REALITIES OF THE NEW COVENANT TYPIFIED HERE

We are indebted to Adam Clarke for the following summary of the typical importance of this chapter:[19]

1. Zipporah, a Cushite married by Moses, shows the choice which Jesus Christ made in his calling the Gentiles to become his Bride the Church.

2. The jealous opposition of Miriam and Aaron to Moses shows the envious hatred of the Jews against Christ and his apostles, when they saw that the Gentiles also were invited to share the heavenly banquet.

3. The leprosy that came to Miriam foreshadows the wretched state of the Jews as a consequence of their opposing God's will, ever afterward being: (a) without temple; (b) without sacrifice; (c) without state; (d) and without head.

4. Moses in this place is said to be: (a) the meekest of all men; (b) the faithful servant in all God's house; (c) that he had an intimate face to face relation to God; and (d) that God revealed all truth to him clearly. Of Jesus Christ alone could all these be said without reservation, leaving the certainty that God gave these words, though applied to the type, as eloquent witnesses of the Greater Prophet "like unto Moses."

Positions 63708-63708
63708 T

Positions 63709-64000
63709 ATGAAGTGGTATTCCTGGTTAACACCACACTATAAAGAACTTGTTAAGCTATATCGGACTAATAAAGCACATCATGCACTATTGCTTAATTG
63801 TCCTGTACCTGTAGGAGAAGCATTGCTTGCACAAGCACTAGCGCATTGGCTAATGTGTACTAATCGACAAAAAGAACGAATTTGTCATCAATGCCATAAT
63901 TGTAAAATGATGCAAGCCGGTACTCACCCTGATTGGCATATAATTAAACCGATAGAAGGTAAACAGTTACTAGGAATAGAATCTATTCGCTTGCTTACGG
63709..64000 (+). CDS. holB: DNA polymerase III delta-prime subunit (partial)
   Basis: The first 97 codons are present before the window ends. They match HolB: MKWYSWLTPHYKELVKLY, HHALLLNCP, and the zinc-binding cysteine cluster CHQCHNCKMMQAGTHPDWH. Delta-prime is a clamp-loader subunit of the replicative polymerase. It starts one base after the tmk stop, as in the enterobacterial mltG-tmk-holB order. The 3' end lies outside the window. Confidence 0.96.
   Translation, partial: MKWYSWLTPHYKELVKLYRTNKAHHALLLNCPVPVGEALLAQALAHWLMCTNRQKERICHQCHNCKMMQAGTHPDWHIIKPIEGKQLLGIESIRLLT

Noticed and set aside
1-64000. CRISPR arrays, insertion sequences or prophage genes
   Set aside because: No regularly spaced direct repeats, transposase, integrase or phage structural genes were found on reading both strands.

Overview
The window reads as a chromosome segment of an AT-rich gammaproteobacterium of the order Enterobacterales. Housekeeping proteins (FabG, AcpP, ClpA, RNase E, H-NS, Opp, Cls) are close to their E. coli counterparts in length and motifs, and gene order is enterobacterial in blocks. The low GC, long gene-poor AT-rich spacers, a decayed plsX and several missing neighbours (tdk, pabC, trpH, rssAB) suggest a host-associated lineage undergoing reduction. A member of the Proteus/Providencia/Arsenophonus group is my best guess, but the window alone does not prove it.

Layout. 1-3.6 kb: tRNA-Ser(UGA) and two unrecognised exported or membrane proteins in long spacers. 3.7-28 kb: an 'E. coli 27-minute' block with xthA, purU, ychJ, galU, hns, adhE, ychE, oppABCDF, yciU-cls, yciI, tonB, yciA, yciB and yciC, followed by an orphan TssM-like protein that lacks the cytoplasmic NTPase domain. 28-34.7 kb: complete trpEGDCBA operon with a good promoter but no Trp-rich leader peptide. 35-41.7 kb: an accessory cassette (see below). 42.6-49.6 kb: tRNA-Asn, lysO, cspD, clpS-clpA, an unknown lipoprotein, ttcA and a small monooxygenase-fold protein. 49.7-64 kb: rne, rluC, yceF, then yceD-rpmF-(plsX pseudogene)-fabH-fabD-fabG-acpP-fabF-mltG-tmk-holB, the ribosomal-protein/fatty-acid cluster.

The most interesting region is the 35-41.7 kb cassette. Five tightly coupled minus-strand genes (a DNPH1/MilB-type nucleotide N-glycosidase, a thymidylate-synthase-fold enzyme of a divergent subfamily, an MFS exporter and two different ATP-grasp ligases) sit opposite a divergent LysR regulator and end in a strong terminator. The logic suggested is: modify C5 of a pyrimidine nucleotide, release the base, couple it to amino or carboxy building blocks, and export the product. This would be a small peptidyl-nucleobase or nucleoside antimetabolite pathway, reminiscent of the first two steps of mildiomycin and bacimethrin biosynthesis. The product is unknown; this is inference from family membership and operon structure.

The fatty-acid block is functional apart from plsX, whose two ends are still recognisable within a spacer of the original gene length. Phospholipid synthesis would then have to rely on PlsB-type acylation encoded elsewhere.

Copyright Statement
James Burton Coffman Commentaries reproduced by permission of Abilene Christian University Press, Abilene, Texas, USA. All other rights reserved.

Bibliography Information
Coffman, James Burton. "Commentary on Numbers 12:4". "Coffman Commentaries on the Old and New Testament". https://www.studylight.org/commentaries/bcc/numbers-12.html. Abilene Christian University Press, Abilene, Texas, USA. 1983-1999.

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Saturday, July 20th, 2019
the Week of Proper 10 / Ordinary 15